pregnant. For example, the situation can be caused by infections if treatment is delayed or no treatment is provided. (Malaysia)
Failure to conceive or have children is not a result of any family planning injectables, but due to other causes of infertility like sexually transmitted infections. (Malawi)
The problem could also be due to the husband, so both must undergo investigations and treatment. (Malaysia)
There are many rumors that infertility is caused by injectables. The infertility is actually caused by many reasons such as lack of husband sperm, infection, and other conditions that cause infertility. (Indonesia)
The dosage in these injectables is so low that it is easy to get pregnant if you desire to do so. Just stop taking it and know when you are ovulating or when the egg is coming down and encourage your spouse to have sex with you and you could become pregnant. (Trinidad and Tobago)
It can take some time for your periods to return to normal. This may temporarily interfere with your fertility but in the long term it has no effect. (Solomon Islands)
Infertility is caused by a number of things, including infection [but not by injectable contraceptives]. If you can, it is good to use condoms as well as hormonal contraception until you are in a long-term relationship, and have no concerns about the possibility of infection. (Australia)
Infertility can be caused by infection if not treated. (Solomon Islands)
Infertility can be caused by many things, including infection, but definitely not by the injectables/contraceptives. (Nigeria)
Infertility is cause by many reasons, such as infections, lack of husband’s sperm, etc. (Indonesia)
Injectable contraceptives are highly effective--about 99% [if used correctly and consistently]. However, most women who have the injectables have a tendency to experience a delay of [about one to four months, compared with women who stop using other methods],before returning to normal fertility, depending on individual differences or body make-up. (Nigeria)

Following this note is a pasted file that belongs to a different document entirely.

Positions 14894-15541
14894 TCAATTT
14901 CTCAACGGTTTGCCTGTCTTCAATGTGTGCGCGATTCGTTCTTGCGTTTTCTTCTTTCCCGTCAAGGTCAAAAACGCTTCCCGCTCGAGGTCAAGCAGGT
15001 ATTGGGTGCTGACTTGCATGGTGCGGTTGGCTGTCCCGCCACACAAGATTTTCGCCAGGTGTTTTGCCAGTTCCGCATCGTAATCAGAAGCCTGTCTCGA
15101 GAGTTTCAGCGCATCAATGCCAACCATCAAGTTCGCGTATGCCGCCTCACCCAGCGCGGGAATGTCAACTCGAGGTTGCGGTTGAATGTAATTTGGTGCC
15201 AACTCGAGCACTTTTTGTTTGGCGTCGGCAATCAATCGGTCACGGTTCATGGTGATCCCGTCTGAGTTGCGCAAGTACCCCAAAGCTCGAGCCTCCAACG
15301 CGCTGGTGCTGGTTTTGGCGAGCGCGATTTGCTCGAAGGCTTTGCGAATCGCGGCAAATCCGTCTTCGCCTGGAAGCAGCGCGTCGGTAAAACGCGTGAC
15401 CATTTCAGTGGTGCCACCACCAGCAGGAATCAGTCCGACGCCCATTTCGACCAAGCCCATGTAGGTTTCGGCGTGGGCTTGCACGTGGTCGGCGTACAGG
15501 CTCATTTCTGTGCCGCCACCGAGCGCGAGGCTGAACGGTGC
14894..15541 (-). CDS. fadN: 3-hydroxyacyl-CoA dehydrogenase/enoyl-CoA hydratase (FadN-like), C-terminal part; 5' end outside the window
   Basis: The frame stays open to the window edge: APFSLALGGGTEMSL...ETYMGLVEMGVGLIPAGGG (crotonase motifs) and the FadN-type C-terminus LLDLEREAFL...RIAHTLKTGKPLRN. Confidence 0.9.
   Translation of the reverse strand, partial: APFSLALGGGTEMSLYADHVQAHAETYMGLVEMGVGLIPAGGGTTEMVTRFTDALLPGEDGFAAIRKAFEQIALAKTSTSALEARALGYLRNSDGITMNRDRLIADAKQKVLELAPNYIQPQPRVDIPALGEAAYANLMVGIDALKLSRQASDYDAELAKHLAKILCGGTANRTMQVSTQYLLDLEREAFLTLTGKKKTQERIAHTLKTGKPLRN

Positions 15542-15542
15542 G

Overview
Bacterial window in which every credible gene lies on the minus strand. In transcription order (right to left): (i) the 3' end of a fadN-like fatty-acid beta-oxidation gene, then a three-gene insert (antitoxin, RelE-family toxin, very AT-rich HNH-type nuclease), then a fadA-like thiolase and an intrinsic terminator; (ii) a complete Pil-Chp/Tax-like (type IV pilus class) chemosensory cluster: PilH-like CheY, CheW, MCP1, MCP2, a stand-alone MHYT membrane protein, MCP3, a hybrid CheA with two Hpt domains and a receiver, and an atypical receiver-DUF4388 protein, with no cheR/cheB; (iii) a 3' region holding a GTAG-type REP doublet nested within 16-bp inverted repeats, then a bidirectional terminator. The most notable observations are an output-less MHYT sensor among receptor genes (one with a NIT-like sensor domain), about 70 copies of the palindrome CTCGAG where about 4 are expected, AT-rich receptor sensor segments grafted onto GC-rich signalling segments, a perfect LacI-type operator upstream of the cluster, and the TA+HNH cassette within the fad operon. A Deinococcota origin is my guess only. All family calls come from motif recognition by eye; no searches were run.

Injectables are usually recommended for those women who have children, especially those who do not want any more or require longer spacing. So this slight delay in return of fertility may be more acceptable. There are new contraceptive methods, for example implants (Implanon), for which the return of fertility is almost immediate. (Malaysia)
Myth: Menstrual bleeding
Some women who seek family planning incorrectly believe that changes in menstrual bleeding, which are common side effects of injectable contraceptives, are harmful.                          
Some women using injectables experience amenorrhea, or no monthly bleeding. This is only a possible side effect and not a mechanism of action. When a woman is not using hormonal contraceptives, the endometrial lining (lining of the uterus) builds up every few weeks and then breaks down and causes menstrual bleeding. With injectables, the endometrial build-up does not occur so there is no breakdown or resulting bleeding. Blood does not collect in the body.
Women using injectables may also experience irregular bleeding, heavy bleeding, or prolonged bleeding. These bleeding changes are not harmful and usually become less or stop after the first few months of use. Women experiencing heavy or prolonged bleeding may want to increase their iron intake to prevent anemia.
The bleeding pattern a woman had before she used injectables generally returns several months after the last injection.
Counseling Messages:
Menstrual change, like no monthly bleeding, spotting, and irregular bleeding, is not harmful for women's health. Rather, it is beneficial because it protects against anemia. (Bangladesh)
The doctor who first prescribed this for you would have explained that you may have some irregular bleeding with this method of contraception. It is important to remember that the longer that you use this method, the less bleeding you will get, until you don't have any at all. This is normal because of the way this hormone works—it does not build up the lining of your uterus. In some casesthe lining may be non-existent. It is this lining which is shed as a period. (Trinidad and Tobago)